A closable gap in the beak of a gannet, instead of open nostrils, prevents water from rushing in during high-speed dives.


Mammals, birds, reptiles, and amphibians are very different in many ways. But one of the traits we share is that we all have holes in our heads. In particular, nostrils or nares allow us to breathe with our mouths shut. In some animals, including seabirds and marine iguanas, they also serve as exit portals for secretions from a that concentrates and expels salt.

As useful as nares are for most birds, for gannets (Morus species), they could spell big trouble. Gannets are fish-eating seabirds that capture their prey by plummeting from a height of up to 100 feet (30 meters) into the ocean. As they hit the water at speeds of around 45 miles per hour (20 meters per second), external nares on the top of the beak would allow the impact to force harmful amounts of water into the mouth, throat, and lungs.

Northern gannet in flight
Image: Andreas Trepte / Wikimedia Commons / CC BY SA - Creative Commons Attribution + ShareAlike

A lack of external nares or nostrils helps protect gannets, like this northern gannet, from taking on water when they dive for fish at high speed.

The Strategy

Fortunately for gannets, that’s not an issue. As a gannet embryo develops inside its egg, the spaces that in other species would become nares fill in with bone and keratin, creating a smooth, impenetrable surface.

How does a gannet breathe without functioning nares? The bony structures that shape the sides of the beak where it meets the head create a slight opening between the top and bottom bill. The bird is then able to inhale and exhale through the sides of its mouth when it’s not diving. The main bone forming this structure, the jugal operculum, is not rigidly attached to the skull. As a result, when the bird hits the surface of the water, the force of impact presses the bone against the top bill, like an automatic shut-off valve, temporarily closing the gap.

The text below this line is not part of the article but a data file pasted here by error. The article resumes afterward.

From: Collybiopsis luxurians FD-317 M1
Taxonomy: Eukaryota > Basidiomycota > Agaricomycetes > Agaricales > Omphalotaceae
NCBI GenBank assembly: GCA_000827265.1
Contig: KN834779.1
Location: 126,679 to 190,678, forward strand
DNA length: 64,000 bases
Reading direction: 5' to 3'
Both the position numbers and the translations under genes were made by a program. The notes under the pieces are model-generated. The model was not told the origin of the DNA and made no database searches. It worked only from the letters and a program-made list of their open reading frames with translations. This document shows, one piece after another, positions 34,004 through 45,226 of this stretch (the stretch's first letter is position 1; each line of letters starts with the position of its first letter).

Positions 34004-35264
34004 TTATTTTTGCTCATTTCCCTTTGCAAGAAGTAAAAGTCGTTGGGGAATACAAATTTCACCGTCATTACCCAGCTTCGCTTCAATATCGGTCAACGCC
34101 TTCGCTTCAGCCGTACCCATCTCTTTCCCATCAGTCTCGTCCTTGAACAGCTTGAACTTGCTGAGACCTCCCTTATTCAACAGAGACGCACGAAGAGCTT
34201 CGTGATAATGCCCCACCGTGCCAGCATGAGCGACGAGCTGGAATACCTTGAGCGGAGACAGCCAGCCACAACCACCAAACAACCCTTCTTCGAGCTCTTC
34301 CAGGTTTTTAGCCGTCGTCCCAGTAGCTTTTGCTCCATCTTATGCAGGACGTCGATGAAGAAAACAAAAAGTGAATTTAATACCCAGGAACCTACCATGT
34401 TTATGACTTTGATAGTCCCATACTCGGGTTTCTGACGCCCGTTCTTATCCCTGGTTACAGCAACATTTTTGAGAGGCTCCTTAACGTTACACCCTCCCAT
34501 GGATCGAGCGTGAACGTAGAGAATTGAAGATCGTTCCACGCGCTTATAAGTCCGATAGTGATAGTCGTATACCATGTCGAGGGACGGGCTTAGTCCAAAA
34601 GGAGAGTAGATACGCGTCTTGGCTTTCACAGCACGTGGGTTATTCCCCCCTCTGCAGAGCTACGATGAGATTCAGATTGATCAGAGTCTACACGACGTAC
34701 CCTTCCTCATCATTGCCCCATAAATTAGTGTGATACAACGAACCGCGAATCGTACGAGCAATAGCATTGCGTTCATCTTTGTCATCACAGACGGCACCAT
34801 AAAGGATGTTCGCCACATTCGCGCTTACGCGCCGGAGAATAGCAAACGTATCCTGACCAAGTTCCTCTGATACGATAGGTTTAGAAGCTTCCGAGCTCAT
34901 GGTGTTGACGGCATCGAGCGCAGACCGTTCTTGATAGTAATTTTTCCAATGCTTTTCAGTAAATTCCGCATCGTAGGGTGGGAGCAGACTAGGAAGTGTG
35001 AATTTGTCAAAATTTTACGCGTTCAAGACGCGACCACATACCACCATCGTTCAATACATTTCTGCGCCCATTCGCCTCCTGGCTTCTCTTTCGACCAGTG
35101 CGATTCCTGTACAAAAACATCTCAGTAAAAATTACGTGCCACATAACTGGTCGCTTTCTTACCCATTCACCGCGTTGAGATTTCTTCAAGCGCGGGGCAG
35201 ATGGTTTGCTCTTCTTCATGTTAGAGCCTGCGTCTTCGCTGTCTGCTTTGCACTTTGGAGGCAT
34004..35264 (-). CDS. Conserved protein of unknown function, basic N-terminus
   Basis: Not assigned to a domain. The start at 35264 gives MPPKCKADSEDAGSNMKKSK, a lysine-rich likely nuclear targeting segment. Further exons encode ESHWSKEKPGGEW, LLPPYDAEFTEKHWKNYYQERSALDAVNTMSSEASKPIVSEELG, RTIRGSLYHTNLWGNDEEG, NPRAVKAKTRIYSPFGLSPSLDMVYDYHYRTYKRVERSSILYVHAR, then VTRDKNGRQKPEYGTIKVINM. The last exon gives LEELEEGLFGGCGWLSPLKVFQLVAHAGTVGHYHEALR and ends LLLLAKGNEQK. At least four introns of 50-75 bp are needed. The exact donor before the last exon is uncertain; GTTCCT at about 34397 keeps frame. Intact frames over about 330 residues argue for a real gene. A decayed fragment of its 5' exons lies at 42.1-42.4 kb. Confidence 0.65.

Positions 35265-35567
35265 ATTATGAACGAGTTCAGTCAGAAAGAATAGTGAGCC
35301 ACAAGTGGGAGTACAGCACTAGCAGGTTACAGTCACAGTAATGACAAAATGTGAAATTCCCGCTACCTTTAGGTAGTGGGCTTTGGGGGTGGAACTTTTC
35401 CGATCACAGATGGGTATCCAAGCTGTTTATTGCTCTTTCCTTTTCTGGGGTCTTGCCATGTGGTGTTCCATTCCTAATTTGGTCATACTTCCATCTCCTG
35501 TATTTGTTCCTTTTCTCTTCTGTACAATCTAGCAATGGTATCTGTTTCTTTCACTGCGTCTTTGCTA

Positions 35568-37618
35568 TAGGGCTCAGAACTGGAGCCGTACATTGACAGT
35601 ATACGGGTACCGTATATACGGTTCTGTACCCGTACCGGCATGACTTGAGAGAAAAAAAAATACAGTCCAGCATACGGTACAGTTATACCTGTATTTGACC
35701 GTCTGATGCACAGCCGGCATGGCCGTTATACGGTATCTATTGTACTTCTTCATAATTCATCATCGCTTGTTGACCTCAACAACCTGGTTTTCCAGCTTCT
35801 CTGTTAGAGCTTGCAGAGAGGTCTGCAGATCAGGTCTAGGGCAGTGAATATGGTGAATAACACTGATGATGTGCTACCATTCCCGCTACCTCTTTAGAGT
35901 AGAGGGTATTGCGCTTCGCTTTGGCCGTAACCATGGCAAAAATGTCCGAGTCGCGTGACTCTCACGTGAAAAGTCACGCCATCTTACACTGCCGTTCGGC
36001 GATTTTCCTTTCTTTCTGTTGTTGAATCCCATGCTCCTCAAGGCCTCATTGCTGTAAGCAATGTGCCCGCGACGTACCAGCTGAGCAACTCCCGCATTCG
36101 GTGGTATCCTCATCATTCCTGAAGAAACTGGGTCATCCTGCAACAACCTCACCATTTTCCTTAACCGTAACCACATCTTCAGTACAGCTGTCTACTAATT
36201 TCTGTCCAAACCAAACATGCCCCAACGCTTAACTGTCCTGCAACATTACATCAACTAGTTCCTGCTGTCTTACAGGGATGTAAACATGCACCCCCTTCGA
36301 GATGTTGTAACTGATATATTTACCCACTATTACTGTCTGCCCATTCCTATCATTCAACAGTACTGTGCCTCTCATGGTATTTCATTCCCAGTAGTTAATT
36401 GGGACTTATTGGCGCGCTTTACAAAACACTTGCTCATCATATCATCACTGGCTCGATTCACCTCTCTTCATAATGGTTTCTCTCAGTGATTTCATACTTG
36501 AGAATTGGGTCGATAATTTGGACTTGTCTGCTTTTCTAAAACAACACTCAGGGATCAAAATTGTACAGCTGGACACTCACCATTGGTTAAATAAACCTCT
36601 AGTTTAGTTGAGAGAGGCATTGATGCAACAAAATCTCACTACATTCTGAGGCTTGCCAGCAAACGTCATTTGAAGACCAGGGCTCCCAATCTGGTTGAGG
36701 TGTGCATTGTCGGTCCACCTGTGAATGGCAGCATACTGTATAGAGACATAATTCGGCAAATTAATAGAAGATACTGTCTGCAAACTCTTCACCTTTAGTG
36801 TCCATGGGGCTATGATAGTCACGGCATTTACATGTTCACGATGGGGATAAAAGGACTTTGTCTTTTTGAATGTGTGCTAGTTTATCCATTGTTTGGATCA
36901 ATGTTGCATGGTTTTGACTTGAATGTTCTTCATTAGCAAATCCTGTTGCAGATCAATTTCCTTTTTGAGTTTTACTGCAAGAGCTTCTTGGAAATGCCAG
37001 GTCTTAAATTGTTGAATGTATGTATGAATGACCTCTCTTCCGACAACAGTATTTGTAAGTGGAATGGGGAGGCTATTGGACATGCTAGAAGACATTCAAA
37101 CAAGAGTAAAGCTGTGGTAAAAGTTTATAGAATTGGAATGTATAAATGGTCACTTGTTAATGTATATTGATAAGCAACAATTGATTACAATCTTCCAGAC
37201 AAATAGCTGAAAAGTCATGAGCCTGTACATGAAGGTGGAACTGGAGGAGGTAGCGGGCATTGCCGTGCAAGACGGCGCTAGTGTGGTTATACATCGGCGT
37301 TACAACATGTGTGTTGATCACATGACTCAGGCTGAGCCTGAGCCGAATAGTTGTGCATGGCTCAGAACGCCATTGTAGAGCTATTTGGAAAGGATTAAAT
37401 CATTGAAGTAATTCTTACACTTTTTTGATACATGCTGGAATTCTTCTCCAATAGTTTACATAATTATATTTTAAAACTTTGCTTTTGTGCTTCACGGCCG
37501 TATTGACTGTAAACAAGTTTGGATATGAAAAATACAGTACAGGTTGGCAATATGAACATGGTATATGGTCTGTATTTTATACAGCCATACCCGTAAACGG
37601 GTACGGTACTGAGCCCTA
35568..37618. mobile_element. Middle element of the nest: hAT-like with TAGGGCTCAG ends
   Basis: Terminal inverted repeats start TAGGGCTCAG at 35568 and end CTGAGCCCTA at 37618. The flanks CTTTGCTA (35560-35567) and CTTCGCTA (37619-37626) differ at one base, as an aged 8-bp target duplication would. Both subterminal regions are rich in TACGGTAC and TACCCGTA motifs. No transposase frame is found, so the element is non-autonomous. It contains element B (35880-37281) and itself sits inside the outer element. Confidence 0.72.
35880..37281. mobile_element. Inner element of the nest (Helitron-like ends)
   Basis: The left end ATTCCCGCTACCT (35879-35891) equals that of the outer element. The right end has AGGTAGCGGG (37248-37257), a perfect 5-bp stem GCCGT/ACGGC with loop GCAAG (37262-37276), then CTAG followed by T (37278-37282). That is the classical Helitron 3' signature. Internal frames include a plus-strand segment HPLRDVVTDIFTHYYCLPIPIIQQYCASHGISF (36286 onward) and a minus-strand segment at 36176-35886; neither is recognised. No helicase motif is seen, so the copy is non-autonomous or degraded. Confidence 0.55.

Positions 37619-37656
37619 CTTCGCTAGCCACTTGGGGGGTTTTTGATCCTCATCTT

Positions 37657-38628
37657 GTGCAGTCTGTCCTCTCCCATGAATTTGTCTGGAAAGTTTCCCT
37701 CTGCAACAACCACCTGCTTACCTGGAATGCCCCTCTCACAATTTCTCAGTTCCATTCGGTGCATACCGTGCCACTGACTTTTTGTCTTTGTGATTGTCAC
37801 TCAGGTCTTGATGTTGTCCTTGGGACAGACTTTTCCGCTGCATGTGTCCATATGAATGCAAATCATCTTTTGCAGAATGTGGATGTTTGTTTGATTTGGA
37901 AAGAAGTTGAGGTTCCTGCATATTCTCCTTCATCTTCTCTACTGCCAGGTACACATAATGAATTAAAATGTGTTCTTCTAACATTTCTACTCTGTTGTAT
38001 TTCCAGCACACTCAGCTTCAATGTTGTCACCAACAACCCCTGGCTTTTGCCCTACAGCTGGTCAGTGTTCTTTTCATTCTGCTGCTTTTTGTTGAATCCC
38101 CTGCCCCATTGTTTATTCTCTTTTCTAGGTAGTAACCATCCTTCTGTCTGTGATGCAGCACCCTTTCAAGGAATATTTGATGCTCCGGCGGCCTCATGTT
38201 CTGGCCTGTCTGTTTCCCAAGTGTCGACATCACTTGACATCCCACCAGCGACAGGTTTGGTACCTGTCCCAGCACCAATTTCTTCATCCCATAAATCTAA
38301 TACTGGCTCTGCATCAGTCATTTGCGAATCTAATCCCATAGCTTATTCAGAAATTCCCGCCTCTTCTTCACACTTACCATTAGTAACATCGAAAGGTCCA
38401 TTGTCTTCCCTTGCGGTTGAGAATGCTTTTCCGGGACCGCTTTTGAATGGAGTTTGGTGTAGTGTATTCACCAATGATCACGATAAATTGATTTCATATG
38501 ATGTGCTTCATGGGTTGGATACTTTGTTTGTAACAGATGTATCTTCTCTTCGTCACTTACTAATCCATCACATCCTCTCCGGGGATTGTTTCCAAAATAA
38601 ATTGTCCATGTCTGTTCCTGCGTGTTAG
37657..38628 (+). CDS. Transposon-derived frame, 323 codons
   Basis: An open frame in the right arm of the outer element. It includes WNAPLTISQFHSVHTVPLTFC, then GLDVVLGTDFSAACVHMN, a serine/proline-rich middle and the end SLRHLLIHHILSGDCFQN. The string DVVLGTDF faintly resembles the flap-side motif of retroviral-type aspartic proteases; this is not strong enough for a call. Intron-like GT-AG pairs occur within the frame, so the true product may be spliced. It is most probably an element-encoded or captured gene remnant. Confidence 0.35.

The gannet’s approach to excreting excess salt takes a different path from other birds as well. Instead of exiting through the nares, the fluid travels along a channel at the roof of the gannet’s mouth to the tip of its beak, where the bird expels it.

Northern gannet skull
Image: Lameiro /

A bone that creates an outpouching where a cape gannet’s beak meets its face also creates a collapsible gap the bird can use to breathe above water but that shuts down when it dives. 

The Potential

The compressible bone structure that allows the gannet to breathe freely through the sides of its beak but that rapidly closes upon the bird’s forceful entry into water can provide a useful model for human-made structures that require different permeabilities to environmental liquids or gases under different circumstances.

Examples might include gannett-inspired valves on aircraft, submersible vehicles used for ocean exploration, and offshore equipment for drilling or harvesting the energy of waves or tides.

The ability to maintain a separation from external liquids or gases during rapid movement also might inform strategies for creating packaging that allows exchanges with external substances, but only under controlled conditions.

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Last Updated March 30, 2022